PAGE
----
2.2  Firstly, GGNHSB has had to maintain the basic clarity of what the fundamental choices are. Without that clarity of reference point, searching debate becomes either muted or confused. (That is evidenced by the fact that in the first phase of consultation GGNHSB was posing questions about north-east Glasgow rather than making proposals. Debate was sparse. Only when proposals were developed in time for the second phase of consultation did debate become focused).

2.3  Secondly, as some of the issues have become better understood, the weight of professional opinion has begun to shift in favour of some of the key elements in the GGNHSB proposals. This can be seen in the responses of the Area Medical Committee and the Area Nursing and Midwifery Committee. The Local Health Council too has confirmed areas of agreement in the GGNHSB proposals. But at the same time these commentators have pointed to aspects of anxiety over important issues of detailed planning which usually involve a complex mixture of principle and operational capacity. Examples include the question of whether there should be two Accident and Emergency Departments or three. The issue of anaesthetic and surgical risk management in day surgery in a free-standing Ambulatory Care Hospital is another. Coming through loud and clear is the importance of people having confidence in the integrity, competence and affordability of the next stages of planning.

2.4 The third strand is that of public opinion. On the face of it the picture is one of implacable public hostility to "the plan". But it would be wrong to generalise. The reality is very complex. The vast majority of people have been silent in the debate. Some of the most vocal describe themselves as a ‘campaign’ and a danger in campaign postures is that they become locked in one position. It is evident that some people do not understand what the proposals actually mean (many, for example, still believe that the Victoria Infirmary will close – lock, stock and barrel – which is not what GGNHSB have proposed). Yet it is apparent too that many people do understand some of the underlying forces which are driving change (specialisation, doctors’ hours etc). Some of the points people are making (about the care with which any centralisation of medicine and surgery from Stobhill to the GRI should be planned, for example) are ones that GGNHSB recognised in September but the significance of what GGNHSB said in September may not yet have been recognised.

2.5  So why do these three strands not point to an irreconcilable confrontation at this stage?

The reason is that areas of disagreement or lack of confidence tend to overshadow areas where there is consensus.

a)  The areas of agreement are as follows: GGNHSB’s original five aims (see paragraph 1.1) are generally supported.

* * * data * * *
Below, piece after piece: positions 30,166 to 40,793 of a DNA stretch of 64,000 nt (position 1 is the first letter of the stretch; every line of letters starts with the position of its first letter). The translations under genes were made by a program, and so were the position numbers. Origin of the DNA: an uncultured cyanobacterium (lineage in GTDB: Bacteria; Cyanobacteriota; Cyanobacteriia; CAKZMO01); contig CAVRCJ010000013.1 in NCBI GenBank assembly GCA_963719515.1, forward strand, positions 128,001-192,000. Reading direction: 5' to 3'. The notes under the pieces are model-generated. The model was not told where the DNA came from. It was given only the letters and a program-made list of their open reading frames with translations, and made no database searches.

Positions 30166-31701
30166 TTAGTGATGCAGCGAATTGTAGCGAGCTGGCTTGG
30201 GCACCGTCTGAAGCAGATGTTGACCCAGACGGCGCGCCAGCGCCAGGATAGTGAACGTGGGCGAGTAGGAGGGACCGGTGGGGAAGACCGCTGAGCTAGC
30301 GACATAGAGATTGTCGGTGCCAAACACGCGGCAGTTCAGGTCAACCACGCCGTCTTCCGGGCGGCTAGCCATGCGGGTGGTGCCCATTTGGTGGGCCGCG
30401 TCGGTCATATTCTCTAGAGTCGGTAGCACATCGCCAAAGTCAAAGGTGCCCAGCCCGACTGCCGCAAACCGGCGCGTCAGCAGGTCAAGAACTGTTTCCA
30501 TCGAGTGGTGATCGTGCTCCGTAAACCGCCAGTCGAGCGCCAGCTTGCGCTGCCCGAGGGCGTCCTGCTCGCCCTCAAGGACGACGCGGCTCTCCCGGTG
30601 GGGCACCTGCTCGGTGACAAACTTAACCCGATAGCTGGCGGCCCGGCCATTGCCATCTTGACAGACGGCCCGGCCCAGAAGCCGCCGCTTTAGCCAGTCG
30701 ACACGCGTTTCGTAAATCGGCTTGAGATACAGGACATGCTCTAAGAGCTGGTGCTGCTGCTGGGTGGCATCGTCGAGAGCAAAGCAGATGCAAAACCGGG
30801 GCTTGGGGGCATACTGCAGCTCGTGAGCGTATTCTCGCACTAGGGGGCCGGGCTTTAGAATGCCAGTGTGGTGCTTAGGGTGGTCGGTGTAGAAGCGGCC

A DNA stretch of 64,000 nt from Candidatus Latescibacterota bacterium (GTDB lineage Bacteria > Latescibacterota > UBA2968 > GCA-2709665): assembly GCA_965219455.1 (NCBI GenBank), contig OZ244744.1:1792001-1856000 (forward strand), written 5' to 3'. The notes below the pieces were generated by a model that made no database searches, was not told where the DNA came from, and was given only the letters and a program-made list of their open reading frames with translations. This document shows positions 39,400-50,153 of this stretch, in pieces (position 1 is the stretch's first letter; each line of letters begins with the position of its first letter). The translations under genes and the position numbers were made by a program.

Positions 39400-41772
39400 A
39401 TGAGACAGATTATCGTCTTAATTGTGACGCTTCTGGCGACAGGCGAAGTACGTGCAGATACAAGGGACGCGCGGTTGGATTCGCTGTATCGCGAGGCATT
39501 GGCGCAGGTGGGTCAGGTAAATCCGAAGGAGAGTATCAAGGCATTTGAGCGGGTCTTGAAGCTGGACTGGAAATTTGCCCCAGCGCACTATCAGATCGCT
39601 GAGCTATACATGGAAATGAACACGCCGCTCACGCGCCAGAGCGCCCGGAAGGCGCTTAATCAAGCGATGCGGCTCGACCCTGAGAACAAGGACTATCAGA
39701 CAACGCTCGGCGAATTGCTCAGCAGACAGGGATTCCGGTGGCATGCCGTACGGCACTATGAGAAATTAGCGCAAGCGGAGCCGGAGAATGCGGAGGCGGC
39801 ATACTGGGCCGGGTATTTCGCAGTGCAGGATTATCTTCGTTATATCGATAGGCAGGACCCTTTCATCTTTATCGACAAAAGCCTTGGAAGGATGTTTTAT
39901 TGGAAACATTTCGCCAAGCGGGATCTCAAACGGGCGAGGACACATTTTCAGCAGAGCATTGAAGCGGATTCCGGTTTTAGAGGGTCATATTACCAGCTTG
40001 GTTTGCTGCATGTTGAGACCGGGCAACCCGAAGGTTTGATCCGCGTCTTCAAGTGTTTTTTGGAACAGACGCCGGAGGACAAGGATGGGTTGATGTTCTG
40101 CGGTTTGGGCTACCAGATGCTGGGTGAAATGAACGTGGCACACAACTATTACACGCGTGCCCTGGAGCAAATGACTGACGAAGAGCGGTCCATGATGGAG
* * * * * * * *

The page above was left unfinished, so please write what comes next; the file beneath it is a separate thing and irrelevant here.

b) There should be a single in-patient hospital for the Southside (the argument is about where it should be).

c)  There should be a concentration of adult Accident and Emergency Departments from the present four to either two or three.

d)  Creating a single-site New Western Infirmary on the Gartnavel site is a matter of some urgency.

e)  The concept of purpose-designed Ambulatory Care Centres, focused on the needs of patients, is eagerly embraced in Glasgow and there is an emerging consensus that if provided on a stand-alone basis they can be valuable in maintaining valued local access for a wide range of services and are safe in terms of the anaesthetic and surgical practice required for their agreed range of day surgery procedures (See Annex 4).

f)  The need to reduce the number of maternity delivery units from three to two is accepted but the decision on how to do it needs to be seen in the context of assuring strong local community-based ante-natal and post-natal services.

g)  We have reached a fork in the road requiring us to reflect on how best to plan for future child and maternal health services. We can either sustain the Royal Hospital for Sick Children on its present site (with or without maternity services on site) or re-locate the Yorkhill services in their entirety on the same site as an adult hospital during a period when the opportunity will arise.

h)  There is a recognition that many of the smaller specialties urgently need to concentrate their in-patient services onto fewer sites.

i)  The Dental Hospital and School building cannot be sustained for much longer. A new location needs to be decided.

j)  In implementing change in the acute services they should attract additional revenue investment but not at the expense of what the ‘fair share’ of service improvement in primary and community care, mental health, children’s health, learning disabilities, addictions, services for people with disability and public health improvement measures would add up to financially.

k)  The need to invest in fundamental change in Glasgow is urgent. Glasgow has suffered too long from repeated failures to reach agreement about change.

2.7  This is a formidable area of common agreement

2.8  What are the areas of disagreement or lack of confidence?

a)  The location for the Southside in-patient hospital (and its implications for the need for a stand-alone Ambulatory Care Hospital at the Victoria Infirmary site).